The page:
The keynote panel was comprised of nationally recognized scholars Dr. Geri Augusto, visiting associate professor of International and Public Affairs and Africana Studies and a Watson Institute Faculty Fellow at Brown University; Dr. Ted Steinberg, Adeline Barry Davee professor of History and Professor of Law, Case Western Reserve University; and Dr. David Vasquez, associate professor of English and Ethnic Studies, University of Oregon.
Scheduled for Saturday, May 21: My daughter, Dr. Edda Fields-Black, an associate professor of history at Carnegie Mellon University in Pittsburgh, participating in the FIU series. She specializes in pre-colonial and West African history with research interests extending in the African diaspora.
To uncover the history of African rice farmers and rice culture, Edda has lived and conducted research in Guinea, Sierra Leone, South Carolina and Georgia.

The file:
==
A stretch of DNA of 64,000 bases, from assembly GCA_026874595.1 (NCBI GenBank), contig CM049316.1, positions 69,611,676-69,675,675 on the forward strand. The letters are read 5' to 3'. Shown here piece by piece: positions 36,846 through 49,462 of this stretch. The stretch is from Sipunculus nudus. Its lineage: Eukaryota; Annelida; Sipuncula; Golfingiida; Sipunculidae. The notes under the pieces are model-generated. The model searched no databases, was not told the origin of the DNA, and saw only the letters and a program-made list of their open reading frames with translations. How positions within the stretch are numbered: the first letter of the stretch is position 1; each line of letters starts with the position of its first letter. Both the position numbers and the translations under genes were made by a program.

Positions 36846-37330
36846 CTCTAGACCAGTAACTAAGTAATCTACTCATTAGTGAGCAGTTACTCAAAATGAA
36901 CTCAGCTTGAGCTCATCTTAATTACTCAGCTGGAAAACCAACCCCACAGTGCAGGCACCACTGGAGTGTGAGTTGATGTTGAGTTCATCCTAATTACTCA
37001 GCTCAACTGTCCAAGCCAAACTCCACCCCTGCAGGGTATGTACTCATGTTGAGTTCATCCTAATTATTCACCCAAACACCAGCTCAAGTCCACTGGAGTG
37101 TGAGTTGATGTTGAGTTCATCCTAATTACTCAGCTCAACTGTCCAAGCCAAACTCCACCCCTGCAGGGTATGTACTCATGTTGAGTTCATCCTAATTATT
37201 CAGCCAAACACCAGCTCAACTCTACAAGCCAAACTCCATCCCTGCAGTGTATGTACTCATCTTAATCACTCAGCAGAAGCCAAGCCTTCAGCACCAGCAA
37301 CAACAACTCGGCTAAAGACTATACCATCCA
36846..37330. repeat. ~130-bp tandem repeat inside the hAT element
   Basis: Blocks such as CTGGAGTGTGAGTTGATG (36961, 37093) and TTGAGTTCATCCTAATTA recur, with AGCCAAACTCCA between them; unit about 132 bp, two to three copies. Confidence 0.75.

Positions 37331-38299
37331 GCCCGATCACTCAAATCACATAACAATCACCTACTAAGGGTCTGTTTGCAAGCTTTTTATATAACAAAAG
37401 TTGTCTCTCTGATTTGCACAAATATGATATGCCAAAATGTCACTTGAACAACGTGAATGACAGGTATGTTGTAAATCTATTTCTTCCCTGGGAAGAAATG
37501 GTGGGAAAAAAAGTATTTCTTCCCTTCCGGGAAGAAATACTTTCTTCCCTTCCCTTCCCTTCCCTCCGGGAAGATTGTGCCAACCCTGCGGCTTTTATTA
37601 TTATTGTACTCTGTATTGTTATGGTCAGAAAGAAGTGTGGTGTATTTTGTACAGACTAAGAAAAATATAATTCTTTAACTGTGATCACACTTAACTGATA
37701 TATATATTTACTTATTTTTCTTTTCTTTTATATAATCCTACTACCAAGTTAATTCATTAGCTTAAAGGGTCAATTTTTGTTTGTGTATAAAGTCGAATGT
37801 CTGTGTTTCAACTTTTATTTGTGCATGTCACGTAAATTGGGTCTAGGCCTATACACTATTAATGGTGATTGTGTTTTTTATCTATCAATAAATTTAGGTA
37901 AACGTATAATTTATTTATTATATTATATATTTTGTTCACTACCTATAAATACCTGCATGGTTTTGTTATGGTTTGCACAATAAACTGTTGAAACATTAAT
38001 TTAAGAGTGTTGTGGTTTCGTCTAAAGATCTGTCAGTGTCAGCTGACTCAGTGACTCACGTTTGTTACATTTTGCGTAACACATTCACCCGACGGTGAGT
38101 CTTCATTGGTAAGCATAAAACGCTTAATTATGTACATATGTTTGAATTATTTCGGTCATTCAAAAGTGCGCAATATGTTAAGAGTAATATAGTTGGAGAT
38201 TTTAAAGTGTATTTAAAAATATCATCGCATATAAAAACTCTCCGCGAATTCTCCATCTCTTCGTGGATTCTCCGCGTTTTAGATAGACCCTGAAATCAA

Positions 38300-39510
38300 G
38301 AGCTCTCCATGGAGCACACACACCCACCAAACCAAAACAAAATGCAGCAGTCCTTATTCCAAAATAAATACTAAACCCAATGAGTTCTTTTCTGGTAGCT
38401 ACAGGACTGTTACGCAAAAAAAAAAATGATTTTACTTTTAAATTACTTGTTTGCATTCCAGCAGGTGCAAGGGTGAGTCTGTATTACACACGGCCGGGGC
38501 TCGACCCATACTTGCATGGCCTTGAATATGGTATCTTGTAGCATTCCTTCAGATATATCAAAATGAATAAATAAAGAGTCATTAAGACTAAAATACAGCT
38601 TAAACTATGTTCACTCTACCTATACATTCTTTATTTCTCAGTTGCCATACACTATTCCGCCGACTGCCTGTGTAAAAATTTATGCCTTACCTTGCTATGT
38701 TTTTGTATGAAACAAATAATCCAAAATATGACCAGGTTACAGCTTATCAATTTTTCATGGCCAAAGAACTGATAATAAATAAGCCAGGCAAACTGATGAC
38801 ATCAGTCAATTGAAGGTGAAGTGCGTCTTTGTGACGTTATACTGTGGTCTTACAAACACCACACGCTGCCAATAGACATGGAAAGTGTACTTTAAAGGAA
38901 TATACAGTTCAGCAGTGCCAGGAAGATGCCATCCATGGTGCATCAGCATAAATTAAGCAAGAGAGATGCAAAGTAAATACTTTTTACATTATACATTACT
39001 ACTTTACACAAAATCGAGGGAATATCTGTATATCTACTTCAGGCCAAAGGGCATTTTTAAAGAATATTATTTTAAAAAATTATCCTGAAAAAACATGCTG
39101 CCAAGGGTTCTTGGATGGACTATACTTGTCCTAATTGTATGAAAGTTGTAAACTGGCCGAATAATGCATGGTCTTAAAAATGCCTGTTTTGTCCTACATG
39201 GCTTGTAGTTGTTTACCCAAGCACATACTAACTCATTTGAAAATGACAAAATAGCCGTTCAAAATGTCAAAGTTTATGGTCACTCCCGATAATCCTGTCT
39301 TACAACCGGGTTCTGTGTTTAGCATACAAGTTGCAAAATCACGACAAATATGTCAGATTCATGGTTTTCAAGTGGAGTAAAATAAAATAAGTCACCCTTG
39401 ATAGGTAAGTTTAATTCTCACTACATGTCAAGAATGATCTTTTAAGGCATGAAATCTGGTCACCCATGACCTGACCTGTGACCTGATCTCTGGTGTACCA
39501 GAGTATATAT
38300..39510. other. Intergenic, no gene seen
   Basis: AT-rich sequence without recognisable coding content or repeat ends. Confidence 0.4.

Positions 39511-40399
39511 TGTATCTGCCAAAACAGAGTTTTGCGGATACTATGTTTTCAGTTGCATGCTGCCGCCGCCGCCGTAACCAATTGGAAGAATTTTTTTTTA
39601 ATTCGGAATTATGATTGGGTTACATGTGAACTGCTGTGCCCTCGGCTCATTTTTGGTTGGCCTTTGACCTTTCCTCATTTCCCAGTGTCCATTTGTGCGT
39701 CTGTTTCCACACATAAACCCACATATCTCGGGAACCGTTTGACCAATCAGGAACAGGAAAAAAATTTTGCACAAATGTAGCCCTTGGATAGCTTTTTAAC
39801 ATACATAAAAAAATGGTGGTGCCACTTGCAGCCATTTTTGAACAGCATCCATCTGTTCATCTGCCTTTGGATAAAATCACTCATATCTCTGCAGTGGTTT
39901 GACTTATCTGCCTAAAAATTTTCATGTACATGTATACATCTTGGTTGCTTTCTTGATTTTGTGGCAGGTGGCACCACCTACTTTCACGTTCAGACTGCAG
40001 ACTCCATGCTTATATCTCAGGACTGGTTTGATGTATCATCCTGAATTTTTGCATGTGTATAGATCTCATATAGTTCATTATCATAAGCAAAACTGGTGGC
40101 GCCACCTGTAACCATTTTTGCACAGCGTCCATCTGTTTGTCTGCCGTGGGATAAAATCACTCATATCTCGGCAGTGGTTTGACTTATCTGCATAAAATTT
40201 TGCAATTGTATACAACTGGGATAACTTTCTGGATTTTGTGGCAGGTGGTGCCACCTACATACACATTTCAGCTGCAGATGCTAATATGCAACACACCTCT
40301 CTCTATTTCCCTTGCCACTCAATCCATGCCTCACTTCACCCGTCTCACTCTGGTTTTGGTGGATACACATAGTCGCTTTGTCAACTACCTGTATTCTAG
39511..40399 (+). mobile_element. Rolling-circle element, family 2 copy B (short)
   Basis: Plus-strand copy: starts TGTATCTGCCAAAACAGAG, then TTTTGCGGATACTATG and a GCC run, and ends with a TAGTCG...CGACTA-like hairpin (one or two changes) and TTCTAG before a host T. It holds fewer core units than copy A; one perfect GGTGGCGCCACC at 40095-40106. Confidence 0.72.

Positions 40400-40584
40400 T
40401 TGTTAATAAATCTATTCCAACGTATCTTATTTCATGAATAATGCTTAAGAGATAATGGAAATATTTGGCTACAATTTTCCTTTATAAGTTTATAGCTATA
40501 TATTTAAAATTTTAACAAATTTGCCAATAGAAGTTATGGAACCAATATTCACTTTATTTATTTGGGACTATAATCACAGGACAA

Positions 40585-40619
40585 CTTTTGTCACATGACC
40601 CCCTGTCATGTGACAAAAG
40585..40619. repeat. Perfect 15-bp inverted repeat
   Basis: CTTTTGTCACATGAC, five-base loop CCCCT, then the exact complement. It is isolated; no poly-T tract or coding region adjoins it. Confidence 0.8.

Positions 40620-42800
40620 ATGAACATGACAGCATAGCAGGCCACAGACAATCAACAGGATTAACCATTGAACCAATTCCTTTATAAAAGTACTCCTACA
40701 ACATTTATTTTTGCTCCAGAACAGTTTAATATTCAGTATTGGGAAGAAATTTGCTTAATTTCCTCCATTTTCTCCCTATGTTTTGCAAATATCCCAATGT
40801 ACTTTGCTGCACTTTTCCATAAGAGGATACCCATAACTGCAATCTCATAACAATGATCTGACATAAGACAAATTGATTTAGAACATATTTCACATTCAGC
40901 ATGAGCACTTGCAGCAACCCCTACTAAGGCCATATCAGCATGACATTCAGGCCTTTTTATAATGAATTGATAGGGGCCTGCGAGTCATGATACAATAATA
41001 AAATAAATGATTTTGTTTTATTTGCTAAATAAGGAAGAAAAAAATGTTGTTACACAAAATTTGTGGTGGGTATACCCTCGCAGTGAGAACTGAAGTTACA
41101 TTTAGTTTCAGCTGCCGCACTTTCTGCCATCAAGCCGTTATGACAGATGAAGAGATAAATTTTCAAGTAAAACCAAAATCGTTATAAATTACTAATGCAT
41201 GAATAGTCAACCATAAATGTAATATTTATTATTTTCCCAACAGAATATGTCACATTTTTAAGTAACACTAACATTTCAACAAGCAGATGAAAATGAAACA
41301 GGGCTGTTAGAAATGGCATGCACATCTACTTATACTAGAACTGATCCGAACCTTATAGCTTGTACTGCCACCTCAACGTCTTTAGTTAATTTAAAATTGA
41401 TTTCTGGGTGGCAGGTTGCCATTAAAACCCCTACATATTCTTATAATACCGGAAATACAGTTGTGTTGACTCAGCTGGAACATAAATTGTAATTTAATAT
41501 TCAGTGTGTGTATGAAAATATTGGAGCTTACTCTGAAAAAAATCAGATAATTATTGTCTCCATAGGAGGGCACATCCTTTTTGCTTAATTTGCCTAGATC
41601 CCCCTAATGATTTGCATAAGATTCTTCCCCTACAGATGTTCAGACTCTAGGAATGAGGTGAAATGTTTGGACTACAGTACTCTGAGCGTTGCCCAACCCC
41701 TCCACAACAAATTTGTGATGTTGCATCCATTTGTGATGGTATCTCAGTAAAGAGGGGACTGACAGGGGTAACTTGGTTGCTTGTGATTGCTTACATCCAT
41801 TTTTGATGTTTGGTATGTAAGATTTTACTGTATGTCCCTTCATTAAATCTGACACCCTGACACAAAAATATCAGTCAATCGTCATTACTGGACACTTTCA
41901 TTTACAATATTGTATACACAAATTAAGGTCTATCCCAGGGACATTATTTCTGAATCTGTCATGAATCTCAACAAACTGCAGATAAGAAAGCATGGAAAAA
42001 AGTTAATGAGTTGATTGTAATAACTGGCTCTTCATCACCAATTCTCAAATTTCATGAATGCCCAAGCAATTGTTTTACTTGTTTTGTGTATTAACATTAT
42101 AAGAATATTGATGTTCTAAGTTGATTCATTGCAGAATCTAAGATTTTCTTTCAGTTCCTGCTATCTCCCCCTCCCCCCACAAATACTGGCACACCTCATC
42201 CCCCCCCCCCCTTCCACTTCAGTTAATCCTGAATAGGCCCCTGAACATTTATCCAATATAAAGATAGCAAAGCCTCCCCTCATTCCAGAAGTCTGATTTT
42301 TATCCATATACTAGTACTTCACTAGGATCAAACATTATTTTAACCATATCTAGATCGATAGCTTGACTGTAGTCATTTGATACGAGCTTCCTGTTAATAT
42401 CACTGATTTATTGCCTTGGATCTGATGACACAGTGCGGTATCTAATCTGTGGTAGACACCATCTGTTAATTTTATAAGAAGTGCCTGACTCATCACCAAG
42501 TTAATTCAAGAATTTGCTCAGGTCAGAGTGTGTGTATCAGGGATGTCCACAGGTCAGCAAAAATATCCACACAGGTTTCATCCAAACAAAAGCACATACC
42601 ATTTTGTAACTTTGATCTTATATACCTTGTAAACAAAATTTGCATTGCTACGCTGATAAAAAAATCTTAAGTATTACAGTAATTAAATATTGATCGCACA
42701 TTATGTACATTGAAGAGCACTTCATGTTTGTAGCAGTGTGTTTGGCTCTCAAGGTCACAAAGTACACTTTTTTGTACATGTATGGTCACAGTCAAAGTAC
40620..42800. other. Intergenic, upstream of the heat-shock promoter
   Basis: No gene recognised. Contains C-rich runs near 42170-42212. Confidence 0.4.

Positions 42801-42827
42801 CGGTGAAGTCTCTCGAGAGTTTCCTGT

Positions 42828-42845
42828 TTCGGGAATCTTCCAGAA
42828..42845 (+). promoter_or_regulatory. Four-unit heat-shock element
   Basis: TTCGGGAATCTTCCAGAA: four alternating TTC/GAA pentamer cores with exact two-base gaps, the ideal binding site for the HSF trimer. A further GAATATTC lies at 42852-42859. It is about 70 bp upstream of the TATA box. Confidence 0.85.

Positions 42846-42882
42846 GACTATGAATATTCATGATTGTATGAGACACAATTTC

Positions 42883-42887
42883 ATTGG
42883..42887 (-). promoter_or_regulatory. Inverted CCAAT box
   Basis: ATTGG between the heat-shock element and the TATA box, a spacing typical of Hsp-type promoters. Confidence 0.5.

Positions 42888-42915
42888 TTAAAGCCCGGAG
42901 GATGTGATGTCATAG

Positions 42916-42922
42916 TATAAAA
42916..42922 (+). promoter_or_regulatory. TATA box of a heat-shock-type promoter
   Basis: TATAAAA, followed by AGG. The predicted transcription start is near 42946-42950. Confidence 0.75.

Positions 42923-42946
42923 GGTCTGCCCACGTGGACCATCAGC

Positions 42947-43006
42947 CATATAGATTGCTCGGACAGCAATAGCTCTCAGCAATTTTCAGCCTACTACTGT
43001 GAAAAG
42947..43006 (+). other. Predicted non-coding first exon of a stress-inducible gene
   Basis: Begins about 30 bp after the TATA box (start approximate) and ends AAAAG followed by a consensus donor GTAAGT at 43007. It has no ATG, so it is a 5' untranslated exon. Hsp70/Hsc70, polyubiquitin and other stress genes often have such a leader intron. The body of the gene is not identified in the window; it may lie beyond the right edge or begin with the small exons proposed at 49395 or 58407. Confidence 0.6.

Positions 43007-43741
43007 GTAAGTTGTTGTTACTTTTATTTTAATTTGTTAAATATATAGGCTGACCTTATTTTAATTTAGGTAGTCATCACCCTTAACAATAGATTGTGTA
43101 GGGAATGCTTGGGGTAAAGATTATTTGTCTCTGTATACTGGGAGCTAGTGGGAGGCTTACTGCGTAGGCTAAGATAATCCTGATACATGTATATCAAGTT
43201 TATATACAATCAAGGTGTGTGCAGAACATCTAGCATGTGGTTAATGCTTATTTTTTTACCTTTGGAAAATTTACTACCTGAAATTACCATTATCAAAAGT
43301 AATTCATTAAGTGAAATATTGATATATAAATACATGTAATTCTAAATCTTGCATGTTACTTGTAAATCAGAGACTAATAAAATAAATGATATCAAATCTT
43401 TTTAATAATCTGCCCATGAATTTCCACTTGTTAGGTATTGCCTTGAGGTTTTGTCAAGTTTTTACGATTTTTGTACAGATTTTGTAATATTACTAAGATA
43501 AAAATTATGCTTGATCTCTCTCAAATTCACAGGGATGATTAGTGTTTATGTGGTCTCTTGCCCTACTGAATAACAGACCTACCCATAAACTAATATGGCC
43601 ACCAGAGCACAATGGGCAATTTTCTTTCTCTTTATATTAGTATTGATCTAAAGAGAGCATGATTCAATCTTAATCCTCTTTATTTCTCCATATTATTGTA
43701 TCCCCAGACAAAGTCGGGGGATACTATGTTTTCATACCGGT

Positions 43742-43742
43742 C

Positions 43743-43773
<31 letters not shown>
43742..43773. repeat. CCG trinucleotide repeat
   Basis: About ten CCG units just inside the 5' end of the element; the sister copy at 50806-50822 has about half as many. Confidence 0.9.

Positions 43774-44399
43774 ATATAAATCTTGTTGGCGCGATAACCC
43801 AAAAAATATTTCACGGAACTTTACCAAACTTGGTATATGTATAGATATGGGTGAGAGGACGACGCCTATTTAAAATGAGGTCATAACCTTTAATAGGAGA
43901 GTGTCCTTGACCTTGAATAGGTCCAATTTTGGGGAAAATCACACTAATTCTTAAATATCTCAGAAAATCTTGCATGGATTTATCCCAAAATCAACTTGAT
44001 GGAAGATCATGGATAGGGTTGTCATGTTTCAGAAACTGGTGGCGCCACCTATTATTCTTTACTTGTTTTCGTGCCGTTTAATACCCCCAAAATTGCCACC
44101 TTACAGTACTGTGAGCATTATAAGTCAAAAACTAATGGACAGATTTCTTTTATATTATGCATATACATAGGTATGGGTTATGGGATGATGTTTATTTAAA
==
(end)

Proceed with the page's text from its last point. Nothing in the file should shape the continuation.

Edda’s first book was Deep Roots: Rice Farmers in West Africa and the African Diaspora (Indiana University Press) in 2014. She is also co-author of the award-winning book, Rice: Global Networks and New Histories (Cambridge University Press, 2015) with Francesca Bray, Peter Coclanis, and Dagmar Schafer and served as Co-Organizer of “New Histories of Rice Conference” sponsored by the Max Planck Institute for History of Science, Berlin, Germany in March 2011. She participated in the 2016 Ossabaw Island Symposium-Environmental Histories.
Her research has been funded by the Woodrow Wilson, Ford, Annenberg, and Mellon Foundations as well as by Fulbright-Hays. Currently she is researching and writing a second monograph, a historical study of the Gullah/Geechee, www.requiemforrice.com. She is a consultant for “The Power of Place: The Rice Fields of the Lowcountry,” a permanent exhibition at the Smithsonian National Museum of African American History and Culture.
This weekend’s conversation began when longtime Liberty City and Brownsville residents made local inquires about climate change.